A look at the life of the astronaut, Neil Armstrong, and the legendary space mission that led him to become the first man to walk on the Moon on July 20, 1969.
First Man was not a box office flop, grossing a tad over $100 million on a $59 million budget, but it vastly under-performed based on expectations. It re-teamed Academy Award-winning director Damien Chazelle with his La La Land star Ryan Gosling in a story about the early days of the space race and the life behind the first man to walk on the moon, Neil Armstrong. There was a lot of buzz, a lot of promotion, a lot of hype to see Chazelle’s follow-up to La La Land, but then First Man came out, and then nothing. While the publish date on this is November 2018 when I saw the movie, I’m writing this towards the end of January 2019 after Oscar nominations have been announced. What once had been considered a Best Picture hopeful, First Man was only nominated in four categories, all below the line.
There are many categories, like acting, where First Man excelled in, but the dearth of nominations does not do justice to what I think is a phenomenal film. I do bring a heavy bias to the film though, having watched a great deal of space-based films, documentaries, and more in my lifetime. Just behind a good one-location film (especially if that location is on a train), my next biggest soft spot for films is ones dealing with space. Arguably, First Man is more about the story of Armstrong (Gosling) than it is NASA, the Apollo program, and the moon, but it is also not really possible to separate the two.
Specifics are hazy (again, writing this almost three months after seeing it), but I still have very positive memories seeing this movie in the theater. I walked away in reflection as First Man can take a decent emotional toll. Both Neil and Janet Shearon Armstrong (Claire Foy) are deep, complex characters. Neil is quite shy and does not always speak a lot, but his silence and introspection can carry a scene. Janet is a bit of a contrast, taking a more outwardly-facing, emphatic positions, but Foy’s performance is also very nuanced, bringing a lot of care, love, and aversion to some of the developments in the Armstrong household. Gosling and Foy together, and the story of the Armstrongs do help to take First Man to another atmosphere, so-to-speak, and bring a very human element into the people behind the space race.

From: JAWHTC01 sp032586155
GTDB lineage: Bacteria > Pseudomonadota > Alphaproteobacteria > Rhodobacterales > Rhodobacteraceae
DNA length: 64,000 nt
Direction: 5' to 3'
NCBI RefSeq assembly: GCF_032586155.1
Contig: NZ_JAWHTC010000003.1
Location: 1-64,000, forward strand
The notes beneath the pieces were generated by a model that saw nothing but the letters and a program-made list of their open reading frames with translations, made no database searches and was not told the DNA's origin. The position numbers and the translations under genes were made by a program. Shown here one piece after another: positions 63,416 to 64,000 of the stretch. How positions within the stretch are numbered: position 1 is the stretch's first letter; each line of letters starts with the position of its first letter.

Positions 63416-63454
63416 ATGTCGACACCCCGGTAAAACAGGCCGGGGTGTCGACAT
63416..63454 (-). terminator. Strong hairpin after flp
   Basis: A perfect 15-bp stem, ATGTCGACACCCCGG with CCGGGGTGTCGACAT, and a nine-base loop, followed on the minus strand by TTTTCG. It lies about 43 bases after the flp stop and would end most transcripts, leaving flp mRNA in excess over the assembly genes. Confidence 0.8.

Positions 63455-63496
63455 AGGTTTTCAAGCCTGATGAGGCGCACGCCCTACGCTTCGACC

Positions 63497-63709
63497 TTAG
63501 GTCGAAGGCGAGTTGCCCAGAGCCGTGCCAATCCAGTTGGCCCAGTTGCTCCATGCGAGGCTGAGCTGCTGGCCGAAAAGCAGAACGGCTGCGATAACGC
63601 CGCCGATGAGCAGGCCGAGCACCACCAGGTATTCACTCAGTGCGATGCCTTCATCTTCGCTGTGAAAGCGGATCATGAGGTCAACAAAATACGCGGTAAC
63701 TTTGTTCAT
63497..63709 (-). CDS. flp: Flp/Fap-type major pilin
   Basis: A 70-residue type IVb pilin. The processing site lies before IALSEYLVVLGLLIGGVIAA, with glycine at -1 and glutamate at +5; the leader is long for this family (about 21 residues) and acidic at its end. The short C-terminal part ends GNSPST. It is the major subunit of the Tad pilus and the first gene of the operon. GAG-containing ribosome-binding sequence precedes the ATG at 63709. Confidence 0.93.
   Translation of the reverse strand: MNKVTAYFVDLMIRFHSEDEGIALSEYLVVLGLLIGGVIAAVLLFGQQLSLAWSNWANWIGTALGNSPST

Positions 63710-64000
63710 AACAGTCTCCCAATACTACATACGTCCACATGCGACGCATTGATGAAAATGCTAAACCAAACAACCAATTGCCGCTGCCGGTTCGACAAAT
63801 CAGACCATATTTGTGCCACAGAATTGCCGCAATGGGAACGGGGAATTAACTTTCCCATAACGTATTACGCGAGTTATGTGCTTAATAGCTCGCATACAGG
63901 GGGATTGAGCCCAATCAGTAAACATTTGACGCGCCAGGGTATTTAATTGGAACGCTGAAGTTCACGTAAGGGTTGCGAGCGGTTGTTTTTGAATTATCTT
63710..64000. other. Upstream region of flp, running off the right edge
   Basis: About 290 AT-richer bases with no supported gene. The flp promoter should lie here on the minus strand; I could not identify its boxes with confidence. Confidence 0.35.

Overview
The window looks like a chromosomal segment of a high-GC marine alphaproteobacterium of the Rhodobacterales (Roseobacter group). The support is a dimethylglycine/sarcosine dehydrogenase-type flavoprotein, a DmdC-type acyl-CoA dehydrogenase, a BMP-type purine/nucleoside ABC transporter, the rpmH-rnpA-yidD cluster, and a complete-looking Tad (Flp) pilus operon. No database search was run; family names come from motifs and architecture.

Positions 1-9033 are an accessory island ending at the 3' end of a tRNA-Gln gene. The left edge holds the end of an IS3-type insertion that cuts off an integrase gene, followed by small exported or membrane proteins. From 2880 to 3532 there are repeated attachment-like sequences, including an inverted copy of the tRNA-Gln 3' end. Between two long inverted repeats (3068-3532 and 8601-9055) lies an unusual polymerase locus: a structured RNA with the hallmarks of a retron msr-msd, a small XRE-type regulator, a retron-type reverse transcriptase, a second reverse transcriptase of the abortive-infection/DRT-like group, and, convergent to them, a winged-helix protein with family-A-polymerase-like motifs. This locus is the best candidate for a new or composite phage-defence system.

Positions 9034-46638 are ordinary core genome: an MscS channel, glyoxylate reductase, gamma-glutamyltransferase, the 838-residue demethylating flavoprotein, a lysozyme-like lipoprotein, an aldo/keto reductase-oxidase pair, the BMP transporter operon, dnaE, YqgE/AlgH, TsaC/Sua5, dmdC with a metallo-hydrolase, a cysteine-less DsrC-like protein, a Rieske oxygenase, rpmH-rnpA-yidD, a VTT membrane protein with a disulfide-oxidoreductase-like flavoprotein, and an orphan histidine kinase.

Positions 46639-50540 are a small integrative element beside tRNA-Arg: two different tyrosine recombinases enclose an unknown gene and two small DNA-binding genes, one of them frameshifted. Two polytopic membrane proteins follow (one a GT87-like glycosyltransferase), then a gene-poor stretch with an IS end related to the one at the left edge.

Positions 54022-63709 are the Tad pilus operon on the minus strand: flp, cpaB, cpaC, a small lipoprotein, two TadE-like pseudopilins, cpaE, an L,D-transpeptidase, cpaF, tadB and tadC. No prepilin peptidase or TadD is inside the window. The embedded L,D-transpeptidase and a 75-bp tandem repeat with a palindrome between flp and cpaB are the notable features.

One part of the film I wanted to point out specifically was the score. Hearing this score in the theater, especially in an IMAX theater with louder and fuller sounds, was breathtaking (or, whatever the equivalent is for ears). It is not often a score strikes me so much during a movie that I listen to it on repeat for weeks afterward. I did that with Dunkirk in 2017 and then I have to go back to 2014 for both Interstellar and The Imitation Game to find similar examples. For all four of these scores, they standout as masterful works of art alone, but the real beauty of them is how perfectly they mesh with their respective films. It is like an extension of the visuals you see, adding more layers to an already intricate and decadent cake. To continue with this likely bad analogy, the score to First Man is like a great frosting — you could eat just the frosting itself, but it also makes the cake itself taste better than having it without frosting. Justin Hurwitz does an outstanding job weaving emotion, suspense, and tenderness into the score. Powerful and moving when combined with the visuals - especially a scene like the Apollo 11 liftoff. Already a jaw-dropping and intense sight to behold, rumbling in your seat with the subwoofers firing on all cylinders as the Saturn V rocket blasts off, but elevated that much more because of the sounds of the instruments and synths Hurwitz adds. And listening to it now while writing this, it is bringing back the same goosebumps I had while in the theater hearing it with the full force of surround-sound speakers.
I’m taking the time to talk about the score here specifically because I really feel like Hurwitz was gypped (I could have sworn you spelt that word “jipped”) a nomination. I’m still bummed that Alexandre Desplat won in 2014 beating the aforementioned Interstellar and The Imitation Game (though the latter was also scored by Desplat), and again in 2017 with The Shape of Water score beating out Hans Zimmer’s Dunkirk. But in those years, my favorites were at least nominated. Going off some of the “Oscar snubs” articles, I think it is safe to say I was not the only one a bit shocked by the lack of a nomination for Best Original Score.
Everyone might, and probably will not, like this film as much as I did. But for me, First Man hit all the right buttons and is right up my wheelhouse of favorite/enjoyable movies. If you are not as much into the space elements, there is a lot of character and story-development that should hook you. For those who want to focus mainly on the space and rockets parts, you can do that easily as well. Any way you slice it, there should be something for most people to like and enjoy about First Man.
5 out of 5